Energy Market Analysis is published daily by the Energy Management Institute 1324 Lexington Avenue, # 322, New York, NY 10128. Copyright 2008. Reproduction without permission is strictly prohibited. Subscriptions: $129 for annual orders. Editor in Chief: Dominick Chirichella, Publisher: Stephen Gloyd, Editor Sal Umek.

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Information and opinions expressed in this publication are intended to provide general market awareness. The Energy Management Institute and the Energy Market Analysis are not responsible for any business actions, market transactions, or decisions made by its readers based on information published in this report. Readers of the Energy Market Analysis use this market information at their own risk.

This message and any attachments relate to the official business of the Energy Management Institute ("EMI") and are proprietary to EMI. This e-mail transmission may contain information that is proprietary, privileged and/or confidential and is intended exclusively for the person(s) to whom it is addressed. Any use, copying, retention or disclosure by any person other than the intended recipient or the intended recipient's designees is strictly prohibited.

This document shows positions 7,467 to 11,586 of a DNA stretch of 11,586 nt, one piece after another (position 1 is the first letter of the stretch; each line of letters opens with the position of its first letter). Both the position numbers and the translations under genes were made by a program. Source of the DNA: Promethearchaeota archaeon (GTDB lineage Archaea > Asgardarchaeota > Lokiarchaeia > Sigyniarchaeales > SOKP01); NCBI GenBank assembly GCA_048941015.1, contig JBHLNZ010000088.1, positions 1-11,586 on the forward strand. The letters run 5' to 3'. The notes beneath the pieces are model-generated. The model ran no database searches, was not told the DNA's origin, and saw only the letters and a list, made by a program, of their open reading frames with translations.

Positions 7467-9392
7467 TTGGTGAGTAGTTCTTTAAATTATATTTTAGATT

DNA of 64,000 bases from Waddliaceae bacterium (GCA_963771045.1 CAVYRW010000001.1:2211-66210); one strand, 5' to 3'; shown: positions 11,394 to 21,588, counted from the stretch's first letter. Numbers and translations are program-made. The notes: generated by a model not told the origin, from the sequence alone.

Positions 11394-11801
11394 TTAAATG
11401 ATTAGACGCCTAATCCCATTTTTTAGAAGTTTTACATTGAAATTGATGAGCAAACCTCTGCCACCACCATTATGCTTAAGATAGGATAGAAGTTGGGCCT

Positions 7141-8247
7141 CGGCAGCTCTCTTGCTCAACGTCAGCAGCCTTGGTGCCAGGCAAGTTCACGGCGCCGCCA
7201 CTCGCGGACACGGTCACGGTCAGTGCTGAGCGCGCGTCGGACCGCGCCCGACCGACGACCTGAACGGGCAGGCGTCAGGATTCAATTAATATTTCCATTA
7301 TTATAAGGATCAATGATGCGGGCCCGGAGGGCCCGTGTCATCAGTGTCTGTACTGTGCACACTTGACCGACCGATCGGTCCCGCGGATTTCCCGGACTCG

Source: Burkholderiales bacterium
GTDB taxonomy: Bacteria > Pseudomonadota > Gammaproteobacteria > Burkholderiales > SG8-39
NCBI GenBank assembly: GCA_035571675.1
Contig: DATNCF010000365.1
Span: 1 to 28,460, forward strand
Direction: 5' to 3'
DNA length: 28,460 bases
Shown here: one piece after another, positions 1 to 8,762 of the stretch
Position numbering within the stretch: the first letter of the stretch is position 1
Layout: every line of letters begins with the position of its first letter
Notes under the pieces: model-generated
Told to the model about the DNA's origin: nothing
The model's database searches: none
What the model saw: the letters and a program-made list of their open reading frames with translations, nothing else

About the Author
Dominick A. Chirichella

Energy Market Analysis is published daily by the Energy Management Institute 1324 Lexington Avenue, # 322, New York, NY 10128. Copyright 2008. Reproduction without permission is strictly prohibited. Subscriptions: $129 for annual orders. Editor in Chief: Dominick Chirichella, Publisher: Stephen Gloyd, Editor Sal Umek.

EMA has authorized Futures to publish its report once a week on Wednesday prior to the EIA release. For information on how to receive the report everyday look below.

PH: (888) 871-1207

Email info@energyinstitution.org

Subscribe here Free Trial Here

Information and opinions expressed in this publication are intended to provide general market awareness. The Energy Management Institute and the Energy Market Analysis are not responsible for any business actions, market transactions, or decisions made by its readers based on information published in this report. Readers of the Energy Market Analysis use this market information at their own risk.

This message and any attachments relate to the official business of the Energy Management Institute ("EMI") and are proprietary to EMI. This e-mail transmission may contain information that is proprietary, privileged and/or confidential and is intended exclusively for the person(s) to whom it is addressed. Any use, copying, retention or disclosure by any person other than the intended recipient or the intended recipient's designees is strictly prohibited.